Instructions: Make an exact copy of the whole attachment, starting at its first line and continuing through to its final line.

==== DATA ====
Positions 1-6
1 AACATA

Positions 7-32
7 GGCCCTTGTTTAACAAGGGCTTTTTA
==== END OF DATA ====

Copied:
Positions 1-6
1 AACATA

Positions 7-32
7 GGCCCTTGTTTAACAAGGGCTTTTTA